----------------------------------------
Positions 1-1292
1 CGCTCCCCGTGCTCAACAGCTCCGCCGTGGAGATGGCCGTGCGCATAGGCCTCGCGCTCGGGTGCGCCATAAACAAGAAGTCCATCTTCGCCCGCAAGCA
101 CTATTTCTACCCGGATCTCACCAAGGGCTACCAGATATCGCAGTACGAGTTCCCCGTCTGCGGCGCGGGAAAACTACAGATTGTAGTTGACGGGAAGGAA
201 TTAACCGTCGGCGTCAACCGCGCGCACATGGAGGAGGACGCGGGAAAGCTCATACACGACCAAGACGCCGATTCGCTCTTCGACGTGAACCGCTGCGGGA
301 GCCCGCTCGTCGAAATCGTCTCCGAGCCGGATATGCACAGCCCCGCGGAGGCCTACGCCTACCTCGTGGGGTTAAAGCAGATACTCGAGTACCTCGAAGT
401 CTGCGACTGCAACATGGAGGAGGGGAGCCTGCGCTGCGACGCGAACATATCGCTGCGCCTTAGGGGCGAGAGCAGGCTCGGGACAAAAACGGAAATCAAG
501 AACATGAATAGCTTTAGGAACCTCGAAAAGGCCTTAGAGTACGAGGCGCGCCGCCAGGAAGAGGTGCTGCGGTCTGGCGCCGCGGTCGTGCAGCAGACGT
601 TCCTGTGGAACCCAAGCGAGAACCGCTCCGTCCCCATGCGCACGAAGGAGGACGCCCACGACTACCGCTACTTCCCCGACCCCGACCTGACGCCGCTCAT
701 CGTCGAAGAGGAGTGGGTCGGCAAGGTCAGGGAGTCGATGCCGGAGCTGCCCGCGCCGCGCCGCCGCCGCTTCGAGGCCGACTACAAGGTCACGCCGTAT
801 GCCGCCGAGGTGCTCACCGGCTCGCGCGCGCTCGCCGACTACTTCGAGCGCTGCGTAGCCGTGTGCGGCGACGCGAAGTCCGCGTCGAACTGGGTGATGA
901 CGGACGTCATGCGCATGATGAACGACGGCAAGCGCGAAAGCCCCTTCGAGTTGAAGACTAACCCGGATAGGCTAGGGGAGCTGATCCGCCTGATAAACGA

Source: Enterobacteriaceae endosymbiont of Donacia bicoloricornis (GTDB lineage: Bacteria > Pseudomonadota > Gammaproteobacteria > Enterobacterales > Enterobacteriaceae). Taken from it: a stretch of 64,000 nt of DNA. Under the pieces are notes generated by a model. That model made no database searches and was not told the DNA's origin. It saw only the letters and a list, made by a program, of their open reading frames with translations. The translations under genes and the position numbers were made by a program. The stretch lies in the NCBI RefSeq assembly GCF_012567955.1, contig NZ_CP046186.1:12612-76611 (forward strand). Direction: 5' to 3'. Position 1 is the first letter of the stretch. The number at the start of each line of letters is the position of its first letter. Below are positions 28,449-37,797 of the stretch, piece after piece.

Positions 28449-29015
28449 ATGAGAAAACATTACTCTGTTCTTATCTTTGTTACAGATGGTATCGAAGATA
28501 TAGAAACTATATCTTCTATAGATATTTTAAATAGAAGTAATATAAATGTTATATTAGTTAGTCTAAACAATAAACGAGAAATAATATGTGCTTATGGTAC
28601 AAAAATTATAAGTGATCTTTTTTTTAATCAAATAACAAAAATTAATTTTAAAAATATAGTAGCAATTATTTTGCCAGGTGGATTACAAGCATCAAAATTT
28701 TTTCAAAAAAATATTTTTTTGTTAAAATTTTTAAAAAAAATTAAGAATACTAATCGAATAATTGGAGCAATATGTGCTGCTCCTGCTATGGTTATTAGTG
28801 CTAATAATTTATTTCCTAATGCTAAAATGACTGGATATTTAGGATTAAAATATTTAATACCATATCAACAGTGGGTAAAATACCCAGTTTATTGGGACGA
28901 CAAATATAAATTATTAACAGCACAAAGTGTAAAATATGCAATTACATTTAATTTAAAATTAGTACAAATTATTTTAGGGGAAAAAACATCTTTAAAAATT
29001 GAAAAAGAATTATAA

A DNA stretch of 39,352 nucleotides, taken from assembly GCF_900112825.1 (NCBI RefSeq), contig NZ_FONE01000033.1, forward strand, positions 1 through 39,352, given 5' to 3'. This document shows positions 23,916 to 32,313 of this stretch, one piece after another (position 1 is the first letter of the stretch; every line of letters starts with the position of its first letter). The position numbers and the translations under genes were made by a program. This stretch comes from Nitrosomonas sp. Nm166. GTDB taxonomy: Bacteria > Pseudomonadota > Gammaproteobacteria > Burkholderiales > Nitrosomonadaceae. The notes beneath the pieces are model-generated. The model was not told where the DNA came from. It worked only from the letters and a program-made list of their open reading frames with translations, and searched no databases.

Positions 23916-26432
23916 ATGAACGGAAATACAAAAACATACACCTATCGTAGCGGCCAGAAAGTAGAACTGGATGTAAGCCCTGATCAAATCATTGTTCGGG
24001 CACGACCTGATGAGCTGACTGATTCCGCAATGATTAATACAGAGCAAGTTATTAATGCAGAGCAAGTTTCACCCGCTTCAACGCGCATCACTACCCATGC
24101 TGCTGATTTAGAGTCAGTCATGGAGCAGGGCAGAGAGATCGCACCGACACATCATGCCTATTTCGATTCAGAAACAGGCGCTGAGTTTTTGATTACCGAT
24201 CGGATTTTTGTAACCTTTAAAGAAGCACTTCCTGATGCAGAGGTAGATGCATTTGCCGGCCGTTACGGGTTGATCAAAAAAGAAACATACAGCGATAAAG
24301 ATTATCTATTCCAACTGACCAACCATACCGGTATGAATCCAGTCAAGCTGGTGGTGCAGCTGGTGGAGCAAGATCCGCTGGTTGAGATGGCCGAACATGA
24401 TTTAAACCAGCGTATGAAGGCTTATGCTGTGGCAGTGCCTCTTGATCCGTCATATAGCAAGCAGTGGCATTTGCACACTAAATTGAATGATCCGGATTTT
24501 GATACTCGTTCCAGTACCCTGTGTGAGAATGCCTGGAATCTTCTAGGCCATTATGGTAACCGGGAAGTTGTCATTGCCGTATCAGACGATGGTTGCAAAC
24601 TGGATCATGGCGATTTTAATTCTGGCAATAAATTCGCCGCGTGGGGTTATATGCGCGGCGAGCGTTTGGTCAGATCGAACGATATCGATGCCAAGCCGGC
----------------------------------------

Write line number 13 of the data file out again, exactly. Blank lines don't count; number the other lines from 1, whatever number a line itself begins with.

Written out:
Positions 28449-29015